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Fleet Forces Admiral Discusses IAs

Navy NewsStand

Story Number: NNS071127-07
Release Date: 11/27/2007 2:17:00 PM

By Mass Communication Specialist 1st Class (SW) Stefanie Holzeisen-Mullen, Fleet Public Affairs Center, Atlantic

NORFOLK (NNS) -- Adm. Jonathan W. Greenert, Commander, U.S. Fleet Forces Command, recently recorded a podcast to talk to Sailors about the Navy's individual augmentee (IA) process.

Not long ago, Greenert traveled to the Navy Individual Augmentee Combat Training Unit in Fort Jackson, S.C., to get a firsthand look at the training facility and speak to Sailors preparing for an IA assignment.

"That was a great trip ... it totally changed my impression and my ideas on our individual augmentee program," said Greenert, noting specifically the intensity of the skills being taught and the confidence and character of the Sailors he met.

With more than 10,000 IAs serving in the U.S. Central Command area of responsibility, including active-duty and reserve components, Greenert was quick to note that this type of duty is quickly becoming the norm for career Sailors and the Navy is working overtime to ensure the necessary training and support systems are in place. The evolution of IA training is part of the Navy's shift to a more expeditionary force with the majority receiving orders to duty in Iraq and Afghanistan.

"This is not a short-term process [IA assignments]," said Greenert. "We have 10,000 now and are training to turn over that amount."

In October 2006 United States Joint Forces Command assumed responsibility of the IA training program at Fort Jackson and have worked in concert with the Army to ensure the best possible training program is in place to prepare Sailors for success in their IA assignment.

The course was based on theater requirements for all service members. The program is designed to teach essential skills to individuals assigned to Army units. The course includes training in basic marksmanship, combat first aid, land navigation, urban operations and an introduction to Army culture. Perhaps most important is training in convoy and counter-improvised explosive device operations.

"I feel very good about the people who are there," said Greenert. "They are very confident when they are done and they have good reason to. I feel very good about the training."

Greenert has also set his sights on educating the Navy family on this new type of deployment by making sure they have access to current information and resources to ensure success on the home front.

"We are doing a lot but we need to get better at what we're doing." Greenert admitted. "The Navy is good at caring for a unit or family of a unit when that unit deploys. But what we're talking about now are individuals within a unit and we need to take that same approach.

"The Navy ombudsman program is strengthened and ready to deal with this need."

Greenert pointed to one Sailor he met while at Fort Jackson who praised the dedication and tenacity of his unit's ombudsman, crediting them with preparing him for deployment in just one week vice the traditional four to five weeks.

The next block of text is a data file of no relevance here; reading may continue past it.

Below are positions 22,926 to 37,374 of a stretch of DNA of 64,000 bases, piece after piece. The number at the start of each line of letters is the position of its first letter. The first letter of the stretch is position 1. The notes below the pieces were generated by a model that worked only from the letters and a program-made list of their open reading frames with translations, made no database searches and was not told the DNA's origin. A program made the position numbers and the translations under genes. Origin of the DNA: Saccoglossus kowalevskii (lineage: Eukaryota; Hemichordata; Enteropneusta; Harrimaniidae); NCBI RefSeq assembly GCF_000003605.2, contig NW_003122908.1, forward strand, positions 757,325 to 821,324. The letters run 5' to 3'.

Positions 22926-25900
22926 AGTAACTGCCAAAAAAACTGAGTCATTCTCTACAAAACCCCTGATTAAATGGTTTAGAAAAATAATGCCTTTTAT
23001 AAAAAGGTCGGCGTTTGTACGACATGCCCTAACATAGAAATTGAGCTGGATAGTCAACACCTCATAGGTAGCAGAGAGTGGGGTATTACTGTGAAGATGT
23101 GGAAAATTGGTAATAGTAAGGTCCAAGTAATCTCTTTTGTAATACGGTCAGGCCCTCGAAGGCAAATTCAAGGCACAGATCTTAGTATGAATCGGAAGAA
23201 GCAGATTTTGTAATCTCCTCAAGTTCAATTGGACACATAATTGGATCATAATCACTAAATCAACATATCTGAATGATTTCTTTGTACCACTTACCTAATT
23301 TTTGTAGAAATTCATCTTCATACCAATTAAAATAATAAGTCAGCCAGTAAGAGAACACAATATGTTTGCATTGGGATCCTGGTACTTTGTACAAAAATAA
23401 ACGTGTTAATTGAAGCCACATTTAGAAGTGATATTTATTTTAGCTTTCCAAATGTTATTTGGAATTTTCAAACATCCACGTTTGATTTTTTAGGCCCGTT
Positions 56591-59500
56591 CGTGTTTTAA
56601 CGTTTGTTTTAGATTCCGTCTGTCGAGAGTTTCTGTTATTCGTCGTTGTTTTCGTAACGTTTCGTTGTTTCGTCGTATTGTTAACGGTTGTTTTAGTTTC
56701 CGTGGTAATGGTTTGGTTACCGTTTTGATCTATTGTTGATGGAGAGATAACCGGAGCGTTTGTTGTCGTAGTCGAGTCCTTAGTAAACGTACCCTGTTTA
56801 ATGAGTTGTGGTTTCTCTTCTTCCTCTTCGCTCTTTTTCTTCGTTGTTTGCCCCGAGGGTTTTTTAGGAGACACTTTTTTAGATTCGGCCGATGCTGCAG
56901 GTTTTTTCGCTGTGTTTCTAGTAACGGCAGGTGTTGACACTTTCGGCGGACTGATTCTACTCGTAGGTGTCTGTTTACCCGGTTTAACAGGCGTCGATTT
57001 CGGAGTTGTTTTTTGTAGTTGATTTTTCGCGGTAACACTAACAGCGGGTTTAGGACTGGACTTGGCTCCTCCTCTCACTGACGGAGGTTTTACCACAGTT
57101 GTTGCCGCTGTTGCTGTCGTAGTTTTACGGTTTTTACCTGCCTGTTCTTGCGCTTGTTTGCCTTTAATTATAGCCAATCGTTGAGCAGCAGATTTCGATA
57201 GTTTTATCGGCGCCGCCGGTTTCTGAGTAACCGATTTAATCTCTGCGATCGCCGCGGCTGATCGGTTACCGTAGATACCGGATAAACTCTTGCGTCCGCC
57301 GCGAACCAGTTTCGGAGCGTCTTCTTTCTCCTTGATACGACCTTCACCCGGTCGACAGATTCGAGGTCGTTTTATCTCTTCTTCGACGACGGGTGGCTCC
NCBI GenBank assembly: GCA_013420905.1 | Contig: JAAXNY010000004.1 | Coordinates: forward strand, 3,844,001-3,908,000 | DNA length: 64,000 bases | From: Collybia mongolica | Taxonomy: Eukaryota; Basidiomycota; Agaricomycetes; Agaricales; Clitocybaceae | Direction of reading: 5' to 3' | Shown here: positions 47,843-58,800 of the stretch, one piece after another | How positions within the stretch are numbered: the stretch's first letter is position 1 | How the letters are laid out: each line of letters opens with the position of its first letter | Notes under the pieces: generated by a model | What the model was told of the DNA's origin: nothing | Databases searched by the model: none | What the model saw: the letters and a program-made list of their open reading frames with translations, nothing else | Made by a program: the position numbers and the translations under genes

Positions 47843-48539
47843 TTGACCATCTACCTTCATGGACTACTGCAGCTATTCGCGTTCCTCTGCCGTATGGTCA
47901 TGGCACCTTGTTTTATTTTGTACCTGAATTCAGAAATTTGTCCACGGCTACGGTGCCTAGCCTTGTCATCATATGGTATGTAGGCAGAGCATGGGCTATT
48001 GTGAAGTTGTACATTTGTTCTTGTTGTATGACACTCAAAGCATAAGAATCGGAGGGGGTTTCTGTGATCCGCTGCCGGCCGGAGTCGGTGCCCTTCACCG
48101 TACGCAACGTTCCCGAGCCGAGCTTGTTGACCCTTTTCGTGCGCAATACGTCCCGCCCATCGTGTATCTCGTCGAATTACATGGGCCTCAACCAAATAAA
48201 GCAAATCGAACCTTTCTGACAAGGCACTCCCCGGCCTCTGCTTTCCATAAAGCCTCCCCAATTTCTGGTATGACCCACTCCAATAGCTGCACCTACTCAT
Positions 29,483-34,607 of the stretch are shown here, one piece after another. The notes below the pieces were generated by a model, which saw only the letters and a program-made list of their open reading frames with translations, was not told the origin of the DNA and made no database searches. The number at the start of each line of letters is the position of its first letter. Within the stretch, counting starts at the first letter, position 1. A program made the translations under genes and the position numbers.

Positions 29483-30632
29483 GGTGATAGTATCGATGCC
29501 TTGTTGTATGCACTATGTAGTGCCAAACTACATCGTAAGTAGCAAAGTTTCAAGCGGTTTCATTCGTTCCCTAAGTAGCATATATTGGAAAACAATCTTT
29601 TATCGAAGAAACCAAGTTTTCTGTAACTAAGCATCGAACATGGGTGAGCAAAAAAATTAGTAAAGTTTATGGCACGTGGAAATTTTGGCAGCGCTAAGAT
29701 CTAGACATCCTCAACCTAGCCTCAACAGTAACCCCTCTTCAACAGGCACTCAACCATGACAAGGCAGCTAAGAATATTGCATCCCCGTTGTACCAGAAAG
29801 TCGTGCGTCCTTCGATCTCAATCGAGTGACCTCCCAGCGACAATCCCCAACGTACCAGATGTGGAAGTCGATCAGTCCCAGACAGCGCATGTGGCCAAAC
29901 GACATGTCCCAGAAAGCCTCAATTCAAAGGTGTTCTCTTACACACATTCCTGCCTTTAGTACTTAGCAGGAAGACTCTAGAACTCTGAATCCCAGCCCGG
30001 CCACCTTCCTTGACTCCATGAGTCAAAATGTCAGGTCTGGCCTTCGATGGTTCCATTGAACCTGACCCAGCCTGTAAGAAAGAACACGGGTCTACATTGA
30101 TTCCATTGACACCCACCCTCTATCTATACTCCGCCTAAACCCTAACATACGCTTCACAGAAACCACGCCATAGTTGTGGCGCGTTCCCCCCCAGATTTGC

"It's this caring for the individual," Greenert added. "The unit looking out for the individual. That's the mindset we have to have."

In the past, IA deployment information was often scattered and difficult to find. Recognizing this, the Navy stood up Expeditionary Combat Readiness Command (ECRC) in October 2006. ECRC is designed to provide oversight and ensure effective processing, equipping, training, certification and deployment. In addition to getting Sailors prepared, ECRC provides reach-back, redeployment and proactive family support to the families of IAs, ad-hoc individuals and provisional units deploying for non-traditional expeditionary missions in support of the global war on terrorism.

ECRC is designed to be a center for IAs and their families to lean on for resources, support and guidance. The IA handbook, available on the ECRC Web site, is one publication Greenert said many of those he spoke with at Fort Jackson pointed to repeatedly as a key reason why they felt prepared.

Fleet and family support centers, Navy Personnel Command and other Navy commands and organizations are continually developing and fine-tuning the network of resources to get the knowledge to those who need it.

Quick to laud the volume of assistance and wealth of knowledge available to better prepare a Sailor to serve in an IA assignment, Greenert had a simple suggestion for those who really want to know what to expect and how to prepare - go straight to the source.

"Talk to somebody who has been there. You'll get the insight, you'll help get rid of some of the anxieties that build up. Have faith that this training process will prepare you well."

To listen to the podcast interview with Greenert on the Navy's IA training program log on to www.cffc.navy.mil.



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